One subject reported that on 27 July 1992, he was called out of the «white house» by two soldiers and then taken to an upstairs room in the building where the kitchen was located. He stated that in the interrogation room, the chief sat behind a table and two men sat one on each side. One of the two asked questions, and the other two wrote them down. After taking personal data, the chief said he wanted to eat his lunch, and the other two men reportedly took the subject into another room where there were other soldiers: a total of five men. Each man reportedly held an object for use in a beating. The objects were reported to be: a police stick; a whip; a rubber stick; a metal stick that was square in shape; and a metal ball on a chain. The subject was reportedly told to get on his knees and hands and each man hit him on the back, legs, and neck with one of the objects. The refugee stated that he had heard from the other prisoners that it was important not to fall flat on the floor because then all of the men would hit him at the same time. He stated that he was then hit repeatedly about the legs with the metal stick until his legs grew numb. After the beating he was reportedly returned to the interrogation room. The chief then reportedly asked the subject if he was ready to hear his accusation, which stated that the subject was accused of having said in Donja Puharska that Muslim men would kill all Serbian men and would keep the Serbian women for use in reproduction purposes and for sexual training of young Muslim boys. *2577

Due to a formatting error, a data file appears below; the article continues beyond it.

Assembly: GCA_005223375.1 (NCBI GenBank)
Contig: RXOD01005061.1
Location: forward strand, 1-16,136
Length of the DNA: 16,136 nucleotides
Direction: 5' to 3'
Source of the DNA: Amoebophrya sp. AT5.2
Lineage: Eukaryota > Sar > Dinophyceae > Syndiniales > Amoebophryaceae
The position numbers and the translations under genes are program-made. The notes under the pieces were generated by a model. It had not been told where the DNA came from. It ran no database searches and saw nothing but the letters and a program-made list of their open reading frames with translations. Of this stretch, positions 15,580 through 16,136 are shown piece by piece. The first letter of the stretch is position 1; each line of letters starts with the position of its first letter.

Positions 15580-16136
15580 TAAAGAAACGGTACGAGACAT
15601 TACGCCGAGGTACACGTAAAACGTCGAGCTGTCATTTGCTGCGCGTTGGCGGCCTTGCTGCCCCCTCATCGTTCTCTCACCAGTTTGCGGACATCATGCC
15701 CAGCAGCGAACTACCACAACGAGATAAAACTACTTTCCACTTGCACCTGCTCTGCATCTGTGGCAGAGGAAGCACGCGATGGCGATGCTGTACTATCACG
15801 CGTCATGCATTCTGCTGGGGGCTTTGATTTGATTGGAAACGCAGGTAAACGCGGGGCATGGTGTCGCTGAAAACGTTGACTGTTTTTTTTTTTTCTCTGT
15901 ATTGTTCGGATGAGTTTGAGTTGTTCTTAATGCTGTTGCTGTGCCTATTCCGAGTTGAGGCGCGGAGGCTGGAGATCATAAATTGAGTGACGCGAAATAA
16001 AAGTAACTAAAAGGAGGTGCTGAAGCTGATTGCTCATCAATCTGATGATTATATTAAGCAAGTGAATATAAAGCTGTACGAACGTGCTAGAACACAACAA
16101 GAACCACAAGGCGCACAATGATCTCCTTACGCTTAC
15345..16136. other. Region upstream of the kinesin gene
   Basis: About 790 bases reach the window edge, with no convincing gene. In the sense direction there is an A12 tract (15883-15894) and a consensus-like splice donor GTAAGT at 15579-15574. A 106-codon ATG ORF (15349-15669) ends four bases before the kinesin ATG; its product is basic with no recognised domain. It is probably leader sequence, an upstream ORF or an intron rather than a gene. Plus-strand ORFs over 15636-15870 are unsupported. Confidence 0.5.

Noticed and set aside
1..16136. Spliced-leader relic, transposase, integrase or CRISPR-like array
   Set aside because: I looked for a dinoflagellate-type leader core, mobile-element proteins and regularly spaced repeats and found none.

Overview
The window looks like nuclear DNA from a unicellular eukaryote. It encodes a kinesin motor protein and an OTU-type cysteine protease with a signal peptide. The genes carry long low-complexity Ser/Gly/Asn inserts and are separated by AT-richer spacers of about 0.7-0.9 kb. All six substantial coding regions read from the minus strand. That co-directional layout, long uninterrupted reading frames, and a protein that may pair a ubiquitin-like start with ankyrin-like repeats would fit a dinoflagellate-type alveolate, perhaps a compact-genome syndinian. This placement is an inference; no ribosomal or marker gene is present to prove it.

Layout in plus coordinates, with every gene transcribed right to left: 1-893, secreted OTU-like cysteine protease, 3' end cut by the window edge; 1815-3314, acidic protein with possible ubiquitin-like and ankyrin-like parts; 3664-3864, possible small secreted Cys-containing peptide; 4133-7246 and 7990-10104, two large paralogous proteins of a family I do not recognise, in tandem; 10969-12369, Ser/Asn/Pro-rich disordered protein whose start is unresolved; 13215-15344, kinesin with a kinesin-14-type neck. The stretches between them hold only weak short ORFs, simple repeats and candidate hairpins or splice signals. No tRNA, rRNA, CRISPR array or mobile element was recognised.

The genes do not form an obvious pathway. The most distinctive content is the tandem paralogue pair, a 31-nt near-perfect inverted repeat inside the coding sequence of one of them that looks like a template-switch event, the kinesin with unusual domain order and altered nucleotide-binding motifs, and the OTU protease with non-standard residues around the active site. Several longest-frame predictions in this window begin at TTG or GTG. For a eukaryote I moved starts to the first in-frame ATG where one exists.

Camp Conditions-Meals-Nourishment: Reports indicate that during their first days at the camp, prisoners were generally given no food or water. *2578 Reports indicate that the food supply at the camp was insufficient. In addition, Omarska's prisoners were given only a few minutes for the consumption of their meal. *2579 It was generally reported that Omarska's prisoners were fed one meal per day and that the meal generally consisted of some bread and a bowl of soup or other substance. *2580 Other reports indicate that on some days, prisoners received no food. *2581 It was reported that the food at the camp was delivered by truck from Omarska. *2582